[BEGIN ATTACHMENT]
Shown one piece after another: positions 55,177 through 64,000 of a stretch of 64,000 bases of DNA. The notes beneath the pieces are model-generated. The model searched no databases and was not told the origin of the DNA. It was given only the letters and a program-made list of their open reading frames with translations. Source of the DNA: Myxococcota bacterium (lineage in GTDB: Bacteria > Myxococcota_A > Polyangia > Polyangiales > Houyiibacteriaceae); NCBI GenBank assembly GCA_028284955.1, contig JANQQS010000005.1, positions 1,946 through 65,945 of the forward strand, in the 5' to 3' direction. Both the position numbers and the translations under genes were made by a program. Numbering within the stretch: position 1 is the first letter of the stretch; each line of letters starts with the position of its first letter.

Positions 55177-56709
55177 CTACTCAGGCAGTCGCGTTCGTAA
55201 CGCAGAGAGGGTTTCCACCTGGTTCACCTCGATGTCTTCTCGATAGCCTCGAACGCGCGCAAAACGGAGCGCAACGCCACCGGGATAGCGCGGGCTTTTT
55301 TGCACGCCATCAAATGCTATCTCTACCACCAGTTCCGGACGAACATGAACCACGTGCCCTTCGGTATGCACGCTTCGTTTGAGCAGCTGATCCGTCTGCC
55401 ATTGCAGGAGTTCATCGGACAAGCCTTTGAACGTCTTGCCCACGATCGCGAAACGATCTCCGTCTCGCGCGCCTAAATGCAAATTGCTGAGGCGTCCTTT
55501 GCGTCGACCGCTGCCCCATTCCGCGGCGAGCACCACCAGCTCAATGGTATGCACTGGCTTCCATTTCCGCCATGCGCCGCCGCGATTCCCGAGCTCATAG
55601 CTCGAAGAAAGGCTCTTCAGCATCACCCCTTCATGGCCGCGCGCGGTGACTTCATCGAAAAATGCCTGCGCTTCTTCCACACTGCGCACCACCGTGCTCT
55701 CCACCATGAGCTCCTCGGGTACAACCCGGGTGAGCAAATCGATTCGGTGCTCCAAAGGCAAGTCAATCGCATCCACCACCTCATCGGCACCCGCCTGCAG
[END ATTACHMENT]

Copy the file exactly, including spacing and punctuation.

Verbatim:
Shown one piece after another: positions 55,177 through 64,000 of a stretch of 64,000 bases of DNA. The notes beneath the pieces are model-generated. The model searched no databases and was not told the origin of the DNA. It was given only the letters and a program-made list of their open reading frames with translations. Source of the DNA: Myxococcota bacterium (lineage in GTDB: Bacteria > Myxococcota_A > Polyangia > Polyangiales > Houyiibacteriaceae); NCBI GenBank assembly GCA_028284955.1, contig JANQQS010000005.1, positions 1,946 through 65,945 of the forward strand, in the 5' to 3' direction. Both the position numbers and the translations under genes were made by a program. Numbering within the stretch: position 1 is the first letter of the stretch; each line of letters starts with the position of its first letter.

Positions 55177-56709
55177 CTACTCAGGCAGTCGCGTTCGTAA
55201 CGCAGAGAGGGTTTCCACCTGGTTCACCTCGATGTCTTCTCGATAGCCTCGAACGCGCGCAAAACGGAGCGCAACGCCACCGGGATAGCGCGGGCTTTTT
55301 TGCACGCCATCAAATGCTATCTCTACCACCAGTTCCGGACGAACATGAACCACGTGCCCTTCGGTATGCACGCTTCGTTTGAGCAGCTGATCCGTCTGCC
55401 ATTGCAGGAGTTCATCGGACAAGCCTTTGAACGTCTTGCCCACGATCGCGAAACGATCTCCGTCTCGCGCGCCTAAATGCAAATTGCTGAGGCGTCCTTT
55501 GCGTCGACCGCTGCCCCATTCCGCGGCGAGCACCACCAGCTCAATGGTATGCACTGGCTTCCATTTCCGCCATGCGCCGCCGCGATTCCCGAGCTCATAG
55601 CTCGAAGAAAGGCTCTTCAGCATCACCCCTTCATGGCCGCGCGCGGTGACTTCATCGAAAAATGCCTGCGCTTCTTCCACACTGCGCACCACCGTGCTCT
55701 CCACCATGAGCTCCTCGGGTACAACCCGGGTGAGCAAATCGATTCGGTGCTCCAAAGGCAAGTCAATCGCATCCACCACCTCATCGGCACCCGCCTGCAG